Grape Catch Is Feat for the Ages

Story by Maggie Cassidy. Video shot and edited by Maggie Cassidy.

Post Mills — Setting the world record for using your mouth to catch a grape dropped from the greatest height: It was a dream years in the making, and all it took was a hot air balloon, walnut-sized fruits shipped specially from Georgia and a crew of Ph.D.-level engineers who gathered at a tiny Vermont airport before the sun rose on Monday morning.

The man with the plan was Brent Fraser, 35, who said he “just had a natural knack” for catching things in his mouth ever since his high school days in Barre, Vt., where buddies would chuck food toward him in the school parking lot.

“I was a bit of a show-off,” recalled Fraser, a Lebanon resident and human resources administrator at Creare, a Hanover-based engineering firm.

Things got real after college, when his wife took him to see Blue Man Group.

“In the show, they were throwing marshmallows at the crowd trying to get people to catch it, and nobody was catching it, but then they threw one at me and I caught it,” Fraser said. “And the blue man was a little surprised, so he threw another one, and I caught it.”

After this went on for a few more marshmallows, “I was like, hey, I think I kind of have something,” Fraser said.

A YouTube search for “grape catching” led him down a rabbit hole of videos, ultimately inspiring him to try to set two records — for grape-catching height and distance — as kept by Guinness World Records, based in London.

Nobody has set an official record for the Guinness category of “greatest height catching a grape in the mouth,” but the organization requires a minimum 30-foot attempt.

After talking to someone who said he did 74 feet, Fraser decided to shoot for 75 feet on the first height attempt, and more than 350 feet for similar reasons on the distance.

He sent application paperwork to Guinness in 2010, and a few years later contacted the Post Mills Airport’s Brian Boland, no stranger to oddities and record-breaking.

Boland, the airport’s owner-operator whose museum there includes the famous 25-foot-tall wooden Vermontasaurus, piloted the ride for a man who completed the most lunges in a hot air balloon in 1992.

And separately, he was part of the team who built and briefly flew the world’s largest hot air balloon in Massachusetts, some 200 times bigger than the one flown on Monday morning, among other records.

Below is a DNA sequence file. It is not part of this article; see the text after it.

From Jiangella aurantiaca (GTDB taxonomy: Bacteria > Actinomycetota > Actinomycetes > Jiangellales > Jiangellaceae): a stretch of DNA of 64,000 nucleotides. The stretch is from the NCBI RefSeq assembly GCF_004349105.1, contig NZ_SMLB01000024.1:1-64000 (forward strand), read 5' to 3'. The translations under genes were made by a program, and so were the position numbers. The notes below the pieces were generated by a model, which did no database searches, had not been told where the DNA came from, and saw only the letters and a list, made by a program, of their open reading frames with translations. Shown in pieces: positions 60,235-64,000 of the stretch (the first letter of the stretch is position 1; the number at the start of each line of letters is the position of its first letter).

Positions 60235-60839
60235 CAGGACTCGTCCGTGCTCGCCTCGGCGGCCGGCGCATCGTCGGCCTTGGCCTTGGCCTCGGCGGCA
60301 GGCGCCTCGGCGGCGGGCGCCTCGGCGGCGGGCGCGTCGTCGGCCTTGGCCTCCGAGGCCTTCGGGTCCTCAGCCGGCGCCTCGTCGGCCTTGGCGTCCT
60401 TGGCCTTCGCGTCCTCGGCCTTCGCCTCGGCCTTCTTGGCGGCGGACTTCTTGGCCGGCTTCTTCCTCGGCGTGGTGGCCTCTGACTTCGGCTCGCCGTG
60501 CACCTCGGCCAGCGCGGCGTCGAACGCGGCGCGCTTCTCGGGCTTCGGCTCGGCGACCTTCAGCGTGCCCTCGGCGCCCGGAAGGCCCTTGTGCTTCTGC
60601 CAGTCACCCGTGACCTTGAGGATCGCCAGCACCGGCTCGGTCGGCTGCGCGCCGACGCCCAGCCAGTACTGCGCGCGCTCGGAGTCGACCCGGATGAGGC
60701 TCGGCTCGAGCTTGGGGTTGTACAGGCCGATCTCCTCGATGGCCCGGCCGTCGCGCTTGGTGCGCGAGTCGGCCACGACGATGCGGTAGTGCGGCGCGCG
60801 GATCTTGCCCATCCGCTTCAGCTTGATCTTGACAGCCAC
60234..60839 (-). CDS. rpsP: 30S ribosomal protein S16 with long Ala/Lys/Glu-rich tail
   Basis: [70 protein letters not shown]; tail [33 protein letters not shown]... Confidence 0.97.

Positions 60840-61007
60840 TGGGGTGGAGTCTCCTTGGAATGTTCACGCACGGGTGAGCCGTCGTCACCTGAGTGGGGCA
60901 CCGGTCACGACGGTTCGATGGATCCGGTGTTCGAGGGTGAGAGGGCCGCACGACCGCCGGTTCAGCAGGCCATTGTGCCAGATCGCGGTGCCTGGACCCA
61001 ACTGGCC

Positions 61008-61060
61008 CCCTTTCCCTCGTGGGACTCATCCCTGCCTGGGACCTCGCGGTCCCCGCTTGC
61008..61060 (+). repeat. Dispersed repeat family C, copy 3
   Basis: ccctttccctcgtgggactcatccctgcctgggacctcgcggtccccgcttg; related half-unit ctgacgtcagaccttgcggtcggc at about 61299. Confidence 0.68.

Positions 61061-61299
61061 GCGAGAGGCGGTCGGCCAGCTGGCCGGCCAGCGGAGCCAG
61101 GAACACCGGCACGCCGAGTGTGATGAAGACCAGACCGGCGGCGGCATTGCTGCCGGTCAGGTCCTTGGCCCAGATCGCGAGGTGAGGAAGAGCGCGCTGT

Boland agreed to Fraser’s request, but the project was delayed for years when Fraser and his wife, Jessica, had their son, and Fraser later broke his leg.

In the meantime, the engineers got involved.

Fraser had been practicing with a three-man slingshot, but some of his Creare colleagues, taking a break from their work on jet engines, deemed it too inconsistent, jotting down some simple math and using two-by-fours to build something more reliable.

“It’s kind of diabolical,” Fraser said on Monday morning, shortly before things kicked into gear.

He paused.

“That one’s probably going to hurt the most.”

Indeed, once things did get going, most of the few dozen attempts ended with a goggle-clad Fraser getting smacked in the face and chest by the large grapes — selected because they were easiest to see — that were traveling about 56 mph.

This led to good-natured hoots and guffaws from his wife, 4-year-old son Colin and the four Creare engineers on hand.

“How much did they hurt?” one of the engineers, Tristan Ramey, asked at one point.

“So bad,” Fraser told her. “I felt like I was being punched in the face.”

The distance record with the slingshot, used later in the morning, didn’t work out.

By that point, the engineers said, the grapes had become too mushy, compromising their velocity.

They plan to try the distance attempt again some other time.

But earlier, just as the sun began to rise, Ramey stood in the balloon basket with Boland, dropping the grapes from a wooden spoon, while the other three engineers filmed the event and controlled the tethered balloon from the ground, using the rope as both an anchor and a measuring stick.

It only took a few tries at 75 feet before Fraser shot his hands up triumphantly — but he wanted three digits, he said.

After an extended round of grape-pelting to the face, he caught one from 101 feet.

He’ll send the information and videos to Guinness for the world record to be confirmed, which he expects could take about four to five weeks.

“I really wanted 100 feet,” he said. “So to get 101 was really cool.”

The whole episode was wrapped up by 8:15 a.m.

Fraser, most of his face stained in purple grape juice, had to get to work to interview a prospective employee by 9 a.m.